Jada Yee’s poetry has appeared in The Paragon Journal, Literary Orphans, Underground Books and elsewhere.


Trigger Warning

I am the rolled washcloth that has dried into clay,
waiting to die at the bottom of the laundry basket.
I allow the worn coils in the mattress to burrow into my back.
My skull is lined with unhealed trenches.
Ribbons of hair have been exhumed and examined.
Unnatural moles and freckles climb over my shoulders.
I scratch at the ones that are still bleeding, hoping
to find a reason to stop or continue.

I need to find crowds of belligerent weeds,
so I can wrap my fingers around their wiry limbs,
choke and pull until my skin burns from their protest;
pull until I hear the knotted nerves snap.

I know that I could have been gentler;
the nearby flower didn’t deserve such an ambushed execution.
There are no roses at the core of depression.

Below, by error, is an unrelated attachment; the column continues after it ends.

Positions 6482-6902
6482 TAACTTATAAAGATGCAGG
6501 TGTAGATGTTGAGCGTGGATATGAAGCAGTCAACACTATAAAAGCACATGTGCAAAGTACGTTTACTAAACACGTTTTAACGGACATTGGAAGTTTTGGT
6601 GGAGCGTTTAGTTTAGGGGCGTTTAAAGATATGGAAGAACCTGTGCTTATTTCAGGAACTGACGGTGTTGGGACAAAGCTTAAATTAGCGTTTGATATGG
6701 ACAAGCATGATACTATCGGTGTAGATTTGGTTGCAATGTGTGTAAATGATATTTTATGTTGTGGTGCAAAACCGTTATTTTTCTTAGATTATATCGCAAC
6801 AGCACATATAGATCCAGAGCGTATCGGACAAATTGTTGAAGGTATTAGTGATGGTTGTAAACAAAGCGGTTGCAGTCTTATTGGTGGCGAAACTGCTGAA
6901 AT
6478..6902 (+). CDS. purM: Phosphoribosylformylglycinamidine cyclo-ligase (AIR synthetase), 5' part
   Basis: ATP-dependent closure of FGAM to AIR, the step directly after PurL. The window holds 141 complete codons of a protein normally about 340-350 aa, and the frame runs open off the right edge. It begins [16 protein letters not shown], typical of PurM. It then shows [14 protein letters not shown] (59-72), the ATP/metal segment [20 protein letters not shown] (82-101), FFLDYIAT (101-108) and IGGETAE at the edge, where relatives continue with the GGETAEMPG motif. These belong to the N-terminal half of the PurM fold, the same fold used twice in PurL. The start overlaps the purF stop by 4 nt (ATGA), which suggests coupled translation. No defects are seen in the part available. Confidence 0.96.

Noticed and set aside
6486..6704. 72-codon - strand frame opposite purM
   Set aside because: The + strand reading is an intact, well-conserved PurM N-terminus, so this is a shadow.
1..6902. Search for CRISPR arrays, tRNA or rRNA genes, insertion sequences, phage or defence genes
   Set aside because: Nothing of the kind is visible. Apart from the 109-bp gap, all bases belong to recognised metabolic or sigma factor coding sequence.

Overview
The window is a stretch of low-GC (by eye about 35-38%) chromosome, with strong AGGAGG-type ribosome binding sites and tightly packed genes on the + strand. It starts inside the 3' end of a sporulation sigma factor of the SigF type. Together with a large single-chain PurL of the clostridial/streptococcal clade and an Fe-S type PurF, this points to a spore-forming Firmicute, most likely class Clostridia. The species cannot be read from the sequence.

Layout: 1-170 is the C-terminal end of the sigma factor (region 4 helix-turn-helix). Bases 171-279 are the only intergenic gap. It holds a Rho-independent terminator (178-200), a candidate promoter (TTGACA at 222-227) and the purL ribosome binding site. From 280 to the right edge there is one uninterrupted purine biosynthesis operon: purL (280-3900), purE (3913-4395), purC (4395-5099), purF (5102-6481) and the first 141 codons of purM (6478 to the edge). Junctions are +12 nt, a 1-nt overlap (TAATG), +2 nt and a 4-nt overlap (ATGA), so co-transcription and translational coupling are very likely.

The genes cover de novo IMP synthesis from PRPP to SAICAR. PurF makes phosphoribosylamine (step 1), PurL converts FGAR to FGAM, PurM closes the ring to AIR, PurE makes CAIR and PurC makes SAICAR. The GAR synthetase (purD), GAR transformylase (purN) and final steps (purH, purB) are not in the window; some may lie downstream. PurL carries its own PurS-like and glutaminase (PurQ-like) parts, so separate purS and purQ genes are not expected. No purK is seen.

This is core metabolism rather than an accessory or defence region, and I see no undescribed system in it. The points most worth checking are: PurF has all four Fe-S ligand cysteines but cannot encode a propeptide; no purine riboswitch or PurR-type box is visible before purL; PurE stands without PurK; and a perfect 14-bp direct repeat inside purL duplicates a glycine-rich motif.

Depression laughs and spits in the face of self-compassion.
Depression is haunting, conniving, and hateful.
Depression is always ready and will never hold back.

I know it’s strange that I choose
to go through my body to get to this pain,
but it is such a violent pain;
it deserves nothing less than that.

So, I try to safeguard something else;
I need to see the vivid souls of fallen leaves;
raise them up to the sun;
their wings stretching from their spines;
proudly crying out:

We Will Live On.

I hold on for this;
I hold on for the small beings who are
blooming, thriving, struggling and dying,
because, in every form, there are amazing,
little feats of beautiful strength to appreciate.
The elusive calmness sits beside me.

No, I am not a rose, but I know how to love one,
and it loves me back.

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